Technology already has blurred the line between "work" and "play" for many Americans. Now, travel appears to be doing the same thing, according to the GBTA Foundation, the research and education arm of the Global Business Travel Association (GBTA).
Last week, it published the results of a new study focusing on the "bleisure" travel trend. Titled "Extending Business Travel into Leisure Time -- Bleisure Study," it's based on a survey of 675 business travelers in the United States and Canada, 37 percent of who told GBTA that they have extended a work trip for leisure purposes at least once in the last year. For Millennials, the number was even higher -- 48 percent, compared to 33 percent of Gen-X travelers and 23 percent of baby boomers.
"Business travel is a lifestyle for many of our guests and we're seeing a growing desire by these travelers to add a leisure component to their trip and experience the destination beyond the meeting room," said Kelly Phillips, senior vice president of global engagement and strategic accounts at Hilton Worldwide, which conducted the study in partnership with the GBTA Foundation.
On average, travelers extend business trips for three days, found GBTA, which said 90 percent of bleisure travelers typically extend their trips for more than a day. Only 23 percent typically extend them for more than three days.
GBTA also asked bleisure travelers about their motivations. Travelers' most common reasons for extending work trips for leisure, it discovered, are: to visit a destination where they like to spend their time (43 percent), to visit a new destination they wanted to see (38 percent), to lower the cost of taking a vacation (34 percent), and to take time away from home and work (34 percent). Travelers' most common reasons for not extending work trips, meanwhile, are: lack of time (58 percent), company policy (18 percent), undesirable location (17 percent), and cost (14 percent).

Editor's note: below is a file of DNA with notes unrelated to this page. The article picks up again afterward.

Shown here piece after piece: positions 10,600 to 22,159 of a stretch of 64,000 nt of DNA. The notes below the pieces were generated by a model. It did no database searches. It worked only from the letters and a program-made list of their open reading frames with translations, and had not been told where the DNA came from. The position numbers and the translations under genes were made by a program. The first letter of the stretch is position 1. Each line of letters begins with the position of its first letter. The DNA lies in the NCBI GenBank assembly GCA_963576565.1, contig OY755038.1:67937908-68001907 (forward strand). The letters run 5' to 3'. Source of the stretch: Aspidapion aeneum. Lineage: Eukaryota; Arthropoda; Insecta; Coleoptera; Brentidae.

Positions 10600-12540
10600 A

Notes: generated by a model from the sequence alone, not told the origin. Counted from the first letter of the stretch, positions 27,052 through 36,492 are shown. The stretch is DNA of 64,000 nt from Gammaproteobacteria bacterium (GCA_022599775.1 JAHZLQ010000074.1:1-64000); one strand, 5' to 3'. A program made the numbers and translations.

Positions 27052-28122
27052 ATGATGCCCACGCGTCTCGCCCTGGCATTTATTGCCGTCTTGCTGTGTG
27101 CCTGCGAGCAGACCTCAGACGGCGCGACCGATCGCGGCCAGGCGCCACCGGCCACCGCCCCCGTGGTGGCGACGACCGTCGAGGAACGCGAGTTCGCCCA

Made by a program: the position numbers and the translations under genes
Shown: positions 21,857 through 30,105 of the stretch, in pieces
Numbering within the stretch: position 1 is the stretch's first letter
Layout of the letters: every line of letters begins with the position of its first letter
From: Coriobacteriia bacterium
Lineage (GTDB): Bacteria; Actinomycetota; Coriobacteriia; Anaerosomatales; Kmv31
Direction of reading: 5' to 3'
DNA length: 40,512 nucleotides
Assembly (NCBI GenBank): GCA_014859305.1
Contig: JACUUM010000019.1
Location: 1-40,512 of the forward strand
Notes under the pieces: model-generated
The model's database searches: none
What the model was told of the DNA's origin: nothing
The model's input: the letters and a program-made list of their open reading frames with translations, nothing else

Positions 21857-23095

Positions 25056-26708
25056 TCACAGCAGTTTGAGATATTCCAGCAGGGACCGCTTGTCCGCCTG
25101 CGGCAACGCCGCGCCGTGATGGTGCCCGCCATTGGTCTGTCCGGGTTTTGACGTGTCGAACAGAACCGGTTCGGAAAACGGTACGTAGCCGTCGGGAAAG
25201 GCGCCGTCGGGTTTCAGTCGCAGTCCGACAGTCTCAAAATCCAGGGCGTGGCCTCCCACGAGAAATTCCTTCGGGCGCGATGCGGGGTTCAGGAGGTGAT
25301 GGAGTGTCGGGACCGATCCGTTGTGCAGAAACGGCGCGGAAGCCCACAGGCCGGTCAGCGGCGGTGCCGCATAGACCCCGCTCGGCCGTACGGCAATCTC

Clearly, a growing number of business travelers want to turn business trips into personal vacations. What's less clear, however, is the impact on their employers, according to GBTA, which said issues for companies' managed travel programs include:
• Cost: Although 39 percent of business travelers paid the difference in air/train travel costs for extending their business trip into personal time off, one-quarter (27 percent) did not.
• Duty of Care: On their last bleisure trip, 12 percent of travelers experienced an issue where they needed assistance from their company or the person who arranged the travel, begging the question: When does a company's liability and obligation to help their traveler begin and end?
• Accommodations: When business travelers choose to extend a work trip for leisure, they generally book accommodations outside of their company's official channels, GBTA concluded. This, even though 82 percent stay at the same hotel for the business and leisure portions of their trip.
"This study highlights a variety of ways in which companies can improve the bleisure travel experience for their employees, while also aligning bleisure travel with their own goals," said GBTA Foundation Director of Research Monica Sanchez. "Some of these ways include establishing clear rules for reimbursing expenses incurred by non-employees, helping travelers understand the resources available to them on the leisure portion of their trip, and developing a policy regarding preferred suppliers and booking channels."
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